Stand and be Counted

On August 26 Tanzany embarked on a national census. It’s an ambitious and earnest exercise. And counting people is always a tricky political process – just look at the politics around the US census, a considerably more mature democracy.

Here, on the other hand, the process reminds me of nothing so much as the old story about blind men feeling different parts of an elephant. Each one has a different part of the elephant and is trying to figure out what it is. 

One of the strangest things to me, is that Tanzanian officials appear to set great importance on completing the census in one week. It seems to me that goal would be ambitious for a society as organized as … say, Singapore. The US, which has been conducting censuses since 1970, gives itself at least two months.

Tanzania has:

I just don’t understand why anyone suggested a week as an achievable target. Heck, that’s not a “stretch goal.” It’s more of a James Cameron sci-fi fantasy. Unless … you don’t think … perhaps they didn’t want to pay census counters for more time perhaps? Nah, that couldn’t be it.

Well, I for one am shocked (shocked!) that the census bureau extended the deadline a week later. They claimed that 95% of people had been counted – but I think that’s highly unlikely. While I did get a visit from a census worker, the three people who work for us have not yet been counted despite living in relatively developed Dar es Salaam. So take your pick – somewhere between 25% and 95% of the country has been counted. I’ll take the under on 50%. Not that we’ll ever know for sure. 

The woman who took my census details was young, polite, and organized. She was also diligent – she had to come to our house several times before she caught me at home. Her English was only slightly better than my Swahili so I would not be surprised if there are data collection discrepancies on my form.

Most of the questions were more or less what I expected – age, gender, education level of people living in the household. Then there were a few that make sense in the Tanzania context, but are odd for an outsider:

  • Are you an albino?
  •  What crops does the household grow?
  • How many goats, cattle or sheep were available on the census night (August 26)?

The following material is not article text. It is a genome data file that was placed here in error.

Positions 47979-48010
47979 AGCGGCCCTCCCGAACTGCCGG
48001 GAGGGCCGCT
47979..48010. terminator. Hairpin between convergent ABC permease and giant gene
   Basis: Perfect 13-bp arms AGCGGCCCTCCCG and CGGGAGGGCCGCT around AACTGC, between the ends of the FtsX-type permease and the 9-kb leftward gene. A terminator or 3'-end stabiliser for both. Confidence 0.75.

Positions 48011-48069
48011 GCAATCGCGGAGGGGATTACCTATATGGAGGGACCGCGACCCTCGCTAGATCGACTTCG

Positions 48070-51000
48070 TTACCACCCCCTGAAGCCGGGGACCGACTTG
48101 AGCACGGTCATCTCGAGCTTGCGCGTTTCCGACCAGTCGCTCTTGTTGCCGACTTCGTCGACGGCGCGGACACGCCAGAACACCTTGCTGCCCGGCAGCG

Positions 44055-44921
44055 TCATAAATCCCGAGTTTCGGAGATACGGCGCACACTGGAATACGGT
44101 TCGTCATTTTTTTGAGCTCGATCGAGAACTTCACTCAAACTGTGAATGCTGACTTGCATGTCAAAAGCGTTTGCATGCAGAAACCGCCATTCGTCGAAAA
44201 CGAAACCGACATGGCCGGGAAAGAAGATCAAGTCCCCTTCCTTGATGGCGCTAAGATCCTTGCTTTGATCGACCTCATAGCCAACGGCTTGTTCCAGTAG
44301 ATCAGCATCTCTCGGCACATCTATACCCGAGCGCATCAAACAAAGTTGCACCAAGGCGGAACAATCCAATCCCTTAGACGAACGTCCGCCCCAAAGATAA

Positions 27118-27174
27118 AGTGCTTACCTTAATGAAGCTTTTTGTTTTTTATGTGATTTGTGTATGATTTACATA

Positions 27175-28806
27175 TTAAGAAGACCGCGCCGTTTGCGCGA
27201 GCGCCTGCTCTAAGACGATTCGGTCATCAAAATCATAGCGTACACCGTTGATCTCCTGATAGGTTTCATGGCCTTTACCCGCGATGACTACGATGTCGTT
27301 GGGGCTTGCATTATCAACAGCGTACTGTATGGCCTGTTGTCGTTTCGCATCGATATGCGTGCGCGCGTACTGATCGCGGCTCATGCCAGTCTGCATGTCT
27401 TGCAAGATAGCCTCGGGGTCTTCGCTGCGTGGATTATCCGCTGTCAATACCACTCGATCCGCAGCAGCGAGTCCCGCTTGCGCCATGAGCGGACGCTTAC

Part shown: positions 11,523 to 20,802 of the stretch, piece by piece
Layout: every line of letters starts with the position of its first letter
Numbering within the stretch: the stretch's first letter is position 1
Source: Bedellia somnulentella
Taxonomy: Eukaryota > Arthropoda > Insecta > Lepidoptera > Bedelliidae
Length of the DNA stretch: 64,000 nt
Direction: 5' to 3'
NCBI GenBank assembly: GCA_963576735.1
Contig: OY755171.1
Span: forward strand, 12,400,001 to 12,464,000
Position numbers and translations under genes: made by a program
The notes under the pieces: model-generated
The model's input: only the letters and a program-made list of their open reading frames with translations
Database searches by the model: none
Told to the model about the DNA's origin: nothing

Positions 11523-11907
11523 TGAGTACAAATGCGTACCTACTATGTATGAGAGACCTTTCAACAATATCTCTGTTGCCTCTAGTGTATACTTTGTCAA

• Is any member of the household engaged in fish farming?

Although I may not have been the easiest interview for my census taker, I’m far from the most difficult.

Sometimes the census has to offer some groups “treat” for participating in the census. This has generated some problems, my favorite of which was the Hadzabe bush tribe. The Hadzabe hunt baboons as their preferred meat. The Hadzabe demanded baboon meat and “gongo,” a locally brewed alcohol, as their census “treat”.

The gongo wasn’t a problem, but census officials refused to hunt monkeys because of the protected status. I have to back them up on this one. We actually visited the Hadzabe in April and saw what they do to the baboons with our own eyes. Remember the disgusting kids song that started: “Great big globs of greasy, grimy, gopher guts/ mutilated monkey meat, chopped up parakeet.”? Yeah, it’s like that.


Anyway, after some tense negotiations, the census officials countered with an offer of zebra. The Hadzabe accepted, 15 zebra were shot and roasted, and the census rolled on.

Also amusing, but more depressing, has been the griping from local officials about their census “treats.” It’s quite common in Tanzany for government officials to demand “sitting fees” and per diems. In essence these are payments to get the government officials to do their jobs. And the Non-Governmental Organizations (NGOs) and donor projects get hit up for them all the time by all levels of government. Tanzania is not unique in this regard, but many local officials have made the practice into an art form.

And it seems like in this case, the higher ups siphoned off much of the per diem money. For example, The Citizen reports on problems conducting the census in the Serengeti District:

“These grassroots leaders were supposed to attend the seminars instead of us councilors,” [Ward councillor in Mugumu township Marwa Ryoba] admitted, observing that the ongoing registration of people for identity cards also was doomed to fail for adhering to the same botched systems.